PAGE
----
Credit: Christoph Burgstedt/Adobe Stock<p>To confirm their suspicions, the researchers performed an experiment with mice, putting them on the mouse equivalent of the Western diet, and then feeding them improver and worsener microbe species for eight weeks.</p><p>Mice that were fed the two<em> Lactobacilli</em> improvers proved healthier in two ways. Their liver health—specifically, the efficiency with which they metabolized lipids and glucose—was improved, and they wound up with a lower <a href="https://www.ncbi.nlm.nih.gov/pmc/articles/PMC7140880/" target="_blank">fat mass index</a> rating.</p><p>Comparing the results of their mice experiment with data from previous research on humans, the pattern held. The presence of more improver microbes was correlated with a lower BMI, and a stronger presence of worsens was associated with a higher <a href="https://www.cdc.gov/healthyweight/assessing/bmi/index.html" target="_blank">BMI</a>. Says Shulzhenko, "We found <em>R. ilealis</em> to be present in more than 80% of obese patients, suggesting the microbe could be a prevalent <a href="https://en.wiktionary.org/wiki/pathobiont" target="_blank" rel="noopener noreferrer">pathobiont</a> in overweight people."</p><p>The researchers hope that their findings can help lead to new prevention and treatment approaches for type 2 diabetes. Summarizes Morgun:</p><p style="margin-left: 20px;">"Our study reveals potential probiotic strains for treatment of type 2 diabetes and obesity as well as insights into the mechanisms of their action. That means an opportunity to develop targeted therapies rather than attempting to restore 'healthy' microbiota in general."</p>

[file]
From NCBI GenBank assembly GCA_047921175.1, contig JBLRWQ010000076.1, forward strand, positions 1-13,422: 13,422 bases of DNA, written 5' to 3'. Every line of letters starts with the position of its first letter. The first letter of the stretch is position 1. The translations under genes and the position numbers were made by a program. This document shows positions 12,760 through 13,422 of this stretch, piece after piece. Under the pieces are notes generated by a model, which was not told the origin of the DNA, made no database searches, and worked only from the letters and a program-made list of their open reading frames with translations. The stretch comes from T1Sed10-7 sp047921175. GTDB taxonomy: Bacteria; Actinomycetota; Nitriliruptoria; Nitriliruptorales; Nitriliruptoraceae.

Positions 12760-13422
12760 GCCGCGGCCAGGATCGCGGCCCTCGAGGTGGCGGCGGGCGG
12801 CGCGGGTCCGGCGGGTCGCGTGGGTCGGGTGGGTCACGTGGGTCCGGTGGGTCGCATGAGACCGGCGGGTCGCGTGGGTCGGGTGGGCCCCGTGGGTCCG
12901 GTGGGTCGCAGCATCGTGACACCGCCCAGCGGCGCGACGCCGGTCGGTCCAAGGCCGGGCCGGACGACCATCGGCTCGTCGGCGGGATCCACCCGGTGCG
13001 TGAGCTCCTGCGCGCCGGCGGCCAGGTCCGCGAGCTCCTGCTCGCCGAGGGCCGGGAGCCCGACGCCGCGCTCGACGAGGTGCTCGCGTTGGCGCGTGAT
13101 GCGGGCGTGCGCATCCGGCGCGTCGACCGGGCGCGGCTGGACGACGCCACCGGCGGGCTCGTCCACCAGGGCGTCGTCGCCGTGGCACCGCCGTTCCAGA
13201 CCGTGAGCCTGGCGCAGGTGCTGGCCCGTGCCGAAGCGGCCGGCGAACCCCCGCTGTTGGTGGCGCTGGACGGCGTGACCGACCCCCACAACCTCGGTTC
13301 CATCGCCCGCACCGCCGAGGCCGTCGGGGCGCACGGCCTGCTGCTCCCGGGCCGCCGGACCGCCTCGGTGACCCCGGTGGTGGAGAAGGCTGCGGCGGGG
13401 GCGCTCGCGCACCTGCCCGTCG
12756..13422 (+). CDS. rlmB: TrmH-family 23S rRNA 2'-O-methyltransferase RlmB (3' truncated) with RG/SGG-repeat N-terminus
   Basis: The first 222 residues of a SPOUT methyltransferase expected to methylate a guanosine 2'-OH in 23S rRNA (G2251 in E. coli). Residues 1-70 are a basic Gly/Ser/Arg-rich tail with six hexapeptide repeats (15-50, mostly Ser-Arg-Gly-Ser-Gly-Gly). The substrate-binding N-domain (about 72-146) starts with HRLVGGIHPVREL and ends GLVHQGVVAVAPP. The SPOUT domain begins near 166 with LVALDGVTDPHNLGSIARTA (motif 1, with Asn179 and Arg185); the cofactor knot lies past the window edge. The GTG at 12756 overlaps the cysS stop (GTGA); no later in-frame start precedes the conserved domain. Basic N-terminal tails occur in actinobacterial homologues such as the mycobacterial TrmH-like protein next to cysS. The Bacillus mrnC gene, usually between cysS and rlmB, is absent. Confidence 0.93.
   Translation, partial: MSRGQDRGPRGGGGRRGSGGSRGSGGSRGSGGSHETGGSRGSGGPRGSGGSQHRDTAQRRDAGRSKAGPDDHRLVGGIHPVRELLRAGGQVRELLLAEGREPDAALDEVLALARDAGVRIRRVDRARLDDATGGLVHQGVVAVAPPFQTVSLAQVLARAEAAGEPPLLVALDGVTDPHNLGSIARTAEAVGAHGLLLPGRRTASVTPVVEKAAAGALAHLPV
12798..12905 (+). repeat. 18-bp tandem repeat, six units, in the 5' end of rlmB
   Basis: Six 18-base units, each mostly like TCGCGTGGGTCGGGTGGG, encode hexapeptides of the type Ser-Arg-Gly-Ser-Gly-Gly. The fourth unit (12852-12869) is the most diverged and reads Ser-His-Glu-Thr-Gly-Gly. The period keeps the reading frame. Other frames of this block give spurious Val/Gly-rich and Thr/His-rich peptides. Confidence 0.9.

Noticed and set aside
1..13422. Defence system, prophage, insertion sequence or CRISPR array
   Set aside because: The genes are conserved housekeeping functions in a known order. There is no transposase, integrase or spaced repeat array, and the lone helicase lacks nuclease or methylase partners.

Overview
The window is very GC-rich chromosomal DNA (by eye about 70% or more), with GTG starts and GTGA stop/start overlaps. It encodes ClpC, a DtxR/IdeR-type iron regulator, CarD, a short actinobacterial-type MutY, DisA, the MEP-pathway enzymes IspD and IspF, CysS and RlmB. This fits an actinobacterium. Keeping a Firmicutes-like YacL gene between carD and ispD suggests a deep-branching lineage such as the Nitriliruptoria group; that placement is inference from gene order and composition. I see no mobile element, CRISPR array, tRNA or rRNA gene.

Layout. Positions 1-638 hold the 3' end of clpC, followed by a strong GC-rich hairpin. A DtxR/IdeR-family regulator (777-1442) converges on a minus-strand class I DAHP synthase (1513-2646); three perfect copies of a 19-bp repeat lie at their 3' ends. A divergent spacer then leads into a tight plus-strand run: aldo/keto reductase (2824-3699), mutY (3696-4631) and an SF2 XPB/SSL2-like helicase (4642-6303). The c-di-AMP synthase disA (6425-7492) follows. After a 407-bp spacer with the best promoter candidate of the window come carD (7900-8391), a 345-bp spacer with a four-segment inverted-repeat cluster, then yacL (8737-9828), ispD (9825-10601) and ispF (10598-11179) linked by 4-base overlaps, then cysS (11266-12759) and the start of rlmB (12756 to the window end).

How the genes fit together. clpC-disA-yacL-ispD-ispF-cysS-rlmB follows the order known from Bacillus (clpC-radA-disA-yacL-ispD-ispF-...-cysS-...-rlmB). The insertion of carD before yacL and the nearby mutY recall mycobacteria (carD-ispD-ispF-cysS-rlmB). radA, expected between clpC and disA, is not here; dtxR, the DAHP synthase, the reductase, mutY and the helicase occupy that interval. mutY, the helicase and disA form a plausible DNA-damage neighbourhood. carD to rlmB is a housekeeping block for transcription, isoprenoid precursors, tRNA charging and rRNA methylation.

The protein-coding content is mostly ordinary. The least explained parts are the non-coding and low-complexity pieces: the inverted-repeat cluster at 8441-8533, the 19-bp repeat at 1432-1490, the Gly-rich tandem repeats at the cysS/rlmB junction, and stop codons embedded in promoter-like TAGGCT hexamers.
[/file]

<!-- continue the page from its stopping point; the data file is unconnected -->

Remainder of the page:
A new antibiotic hits germs with a two pronged attack.
- Antibiotic resistance is a big problem, but not many new drugs are currently under development.
- A recent discovery may give us a new antibiotic that is effective against a wide range of germs, including those resistant to other drugs.
- The new drug's mechanism also appears to signal the immune system, helping to amplify its response.